Would-be hipsters, if you want to inhabit a virtual world, be prepared for what that entails. Like many aspects of web culture, SL's greatest allure is also its most awful flaw. The good: It provides a virtual universe in which people can do things that they couldn't/wouldn't ever do in real life. The bad: That's what people go there to do!

And Google it.


Friday, May 11, 2007

Link Dump/Hager's Family Values

I read this piece about David Hager a long time ago, when I was first becoming very concerned with politicization of the FDA via appointments of ideologues to scientific positions. Its is deeply disturbing. I came across it again recently, and decided to post it.

Here's a great read. It's a few quick case studies in the appointment of incompetent, but politically loyal, hacks to important positions in the Iraq reconstruction. Here's a peak:

To pass muster with O'Beirne, a political appointee who screens prospective political appointees for Defense Department posts, applicants didn't need to be experts in the Middle East or in post-conflict reconstruction. What seemed most important was loyalty to the Bush administration.

O'Beirne's staff posed blunt questions to some candidates about domestic politics: Did you vote for George W. Bush in 2000? Do you support the way the president is fighting the war on terror? Two people who sought jobs with the U.S. occupation authority said they were even asked their views on Roe v. Wade .

Many of those chosen by O'Beirne's office to work for the Coalition Provisional Authority, which ran Iraq's government from April 2003 to June 2004, lacked vital skills and experience. A 24-year-old who had never worked in finance -- but had applied for a White House job -- was sent to reopen Baghdad's stock exchange. The daughter of a prominent neoconservative commentator and a recent graduate from an evangelical university for home-schooled children were tapped to manage Iraq's $13 billion budget, even though they didn't have a background in accounting.

Makes you wonder understand why Iraq is in the shitter.

Time for some comic relief: Al Franken vs. Bob Jones University. Hilarious.


Sunday, May 6, 2007

I Don't Like This Guy

Here's a piece about the $12 million/year Ob/Gyn.

His defense is essentially that "Yall are just haters." But that's not it. It's not his money that I detest, it's his disregard for medical ethics in acquiring his mammon.

One might argue that the very notion of plastic surgery, when performed for purely aesthetic reasons, is not in keeping with the Hippocratic Oath. I won't go there right now, but it's clear that Dr. Matlock's aggressive marketing of his techniques, and worse, his monopolistic control over them, violate these principles:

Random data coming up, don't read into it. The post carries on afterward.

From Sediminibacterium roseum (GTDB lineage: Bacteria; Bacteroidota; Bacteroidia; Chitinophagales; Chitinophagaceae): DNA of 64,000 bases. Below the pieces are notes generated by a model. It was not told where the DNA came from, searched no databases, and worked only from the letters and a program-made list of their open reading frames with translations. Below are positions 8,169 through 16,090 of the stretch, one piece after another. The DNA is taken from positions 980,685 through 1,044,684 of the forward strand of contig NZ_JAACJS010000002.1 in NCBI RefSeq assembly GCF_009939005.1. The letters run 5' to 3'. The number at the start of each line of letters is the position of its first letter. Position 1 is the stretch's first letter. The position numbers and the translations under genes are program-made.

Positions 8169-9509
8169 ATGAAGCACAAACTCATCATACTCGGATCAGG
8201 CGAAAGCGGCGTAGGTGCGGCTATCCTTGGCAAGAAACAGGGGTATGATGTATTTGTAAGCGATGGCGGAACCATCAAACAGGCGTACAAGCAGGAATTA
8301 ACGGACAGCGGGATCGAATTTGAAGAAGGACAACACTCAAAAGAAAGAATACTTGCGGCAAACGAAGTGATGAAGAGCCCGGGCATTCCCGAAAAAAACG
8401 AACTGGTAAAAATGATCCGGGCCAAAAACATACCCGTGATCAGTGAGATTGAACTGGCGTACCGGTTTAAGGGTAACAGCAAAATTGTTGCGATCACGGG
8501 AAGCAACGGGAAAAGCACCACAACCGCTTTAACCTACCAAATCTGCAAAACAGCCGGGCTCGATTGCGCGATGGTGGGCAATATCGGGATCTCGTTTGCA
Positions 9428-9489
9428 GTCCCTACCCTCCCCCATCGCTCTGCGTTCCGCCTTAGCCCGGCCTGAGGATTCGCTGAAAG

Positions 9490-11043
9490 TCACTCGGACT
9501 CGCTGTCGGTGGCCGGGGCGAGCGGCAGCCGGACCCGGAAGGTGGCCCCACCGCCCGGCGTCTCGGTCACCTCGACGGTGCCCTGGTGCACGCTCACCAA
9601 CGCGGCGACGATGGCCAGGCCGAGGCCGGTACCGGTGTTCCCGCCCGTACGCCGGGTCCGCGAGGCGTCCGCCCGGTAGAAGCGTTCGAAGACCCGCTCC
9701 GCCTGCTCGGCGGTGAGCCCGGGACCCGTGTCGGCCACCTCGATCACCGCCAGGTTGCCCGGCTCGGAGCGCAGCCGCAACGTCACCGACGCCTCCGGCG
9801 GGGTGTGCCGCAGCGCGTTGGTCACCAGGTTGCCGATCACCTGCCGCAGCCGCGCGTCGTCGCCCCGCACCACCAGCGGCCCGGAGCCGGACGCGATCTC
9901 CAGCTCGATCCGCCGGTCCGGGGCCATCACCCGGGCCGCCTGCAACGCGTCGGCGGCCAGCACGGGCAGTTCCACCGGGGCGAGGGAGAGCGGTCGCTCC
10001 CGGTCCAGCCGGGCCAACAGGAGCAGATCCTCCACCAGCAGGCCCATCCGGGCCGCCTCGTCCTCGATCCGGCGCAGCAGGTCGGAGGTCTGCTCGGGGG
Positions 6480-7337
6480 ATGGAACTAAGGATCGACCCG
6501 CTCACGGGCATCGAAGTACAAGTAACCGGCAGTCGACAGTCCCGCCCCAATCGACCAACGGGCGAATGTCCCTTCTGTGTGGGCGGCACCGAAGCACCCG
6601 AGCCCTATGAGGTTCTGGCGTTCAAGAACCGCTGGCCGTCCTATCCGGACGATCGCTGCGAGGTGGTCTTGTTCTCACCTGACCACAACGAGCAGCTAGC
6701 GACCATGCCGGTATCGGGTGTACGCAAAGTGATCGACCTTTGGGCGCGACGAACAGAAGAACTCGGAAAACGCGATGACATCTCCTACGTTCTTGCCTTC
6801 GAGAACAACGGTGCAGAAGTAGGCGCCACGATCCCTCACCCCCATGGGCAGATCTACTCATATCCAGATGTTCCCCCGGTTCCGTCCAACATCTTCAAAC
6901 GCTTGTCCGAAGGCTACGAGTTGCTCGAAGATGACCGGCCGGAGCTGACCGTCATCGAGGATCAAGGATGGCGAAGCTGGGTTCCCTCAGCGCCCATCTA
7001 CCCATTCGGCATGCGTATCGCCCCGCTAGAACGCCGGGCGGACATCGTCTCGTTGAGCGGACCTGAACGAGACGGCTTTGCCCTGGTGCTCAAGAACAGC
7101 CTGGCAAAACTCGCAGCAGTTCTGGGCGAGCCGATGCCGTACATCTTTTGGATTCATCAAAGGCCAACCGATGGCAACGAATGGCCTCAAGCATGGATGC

I will respect the hard-won scientific gains of those physicians in whose steps I walk, and gladly share such knowledge as is mine with those who are to follow.

I will apply, for the benefit of the sick, all measures [that] are required, avoiding those twin traps of overtreatment and therapeutic nihilism.

Medicine is not meant to be proprietary.

A few related points:
An interesting piece on the peculiar economics of healthcare, and where doctors fit in.

A related tidbit.

Friday, May 4, 2007

Study Cries Foul...on the Refs?


Favorite line: "“Basically, it suggests that if you spray-painted one of your starters white, you’d win a few more games,” Mr. Wolfers said."

Subtle. You should really think about running for political office, by which I mean, not talking to reporters any more without your handler manning the electric shock collar that helps keep your foot out of your mouth.

Thursday, May 3, 2007

Give Me Back My Country

No comment is necessary, and none could be sufficient. Congressman Rohrabacher, what you say is un-American, pure and simple. Jefferson, Madison, Adams, Franklin, and company would tear you limb from limb and spit on your grave. You are a threat to America, more than violence could ever be. You are a disgrace.

No one can terrorize a whole nation, unless we are all his accomplices.
-Edward R. Murrow

We must not confuse dissent with disloyalty. We must remember always that accusation is not proof, and that conviction depends upon evidence and due process of law. We will not walk in fear, one of another. We will not be driven by fear into an age of unreason if we dig deep in our history and our doctrine. And remember that we are not descended from fearful men, not from men who feared to write, to associate, to speak, and to defend the causes that were for the moment, unpopular. This is no time for men who oppose Senator McCarthy’s methods to keep silent, or for those who approve. We can deny our heritage, and our history, but we cannot escape responsibility for the results. We proclaim ourselves indeed we are, defenders of freedom where ever it continues to exist in the world, but we cannot defend freedom abroad by deserting it at home.
-Edward R. Murrow


Tuesday, May 1, 2007

Seedy Gonzales

This post is no longer timely, but I will attempt to finish what I began.

From WaPo:

Attorney General Alberto R. Gonzales's senior counselor yesterday refused to testify in the Senate about her involvement in the firings of eight U.S. attorneys, invoking her Fifth Amendment right against self-incrimination.

Monica M. Goodling, who has taken an indefinite leave of absence, said in a sworn affidavit to the Senate Judiciary Committee that she will "decline to answer any and all questions" about the firings because she faces "a perilous environment in which to testify."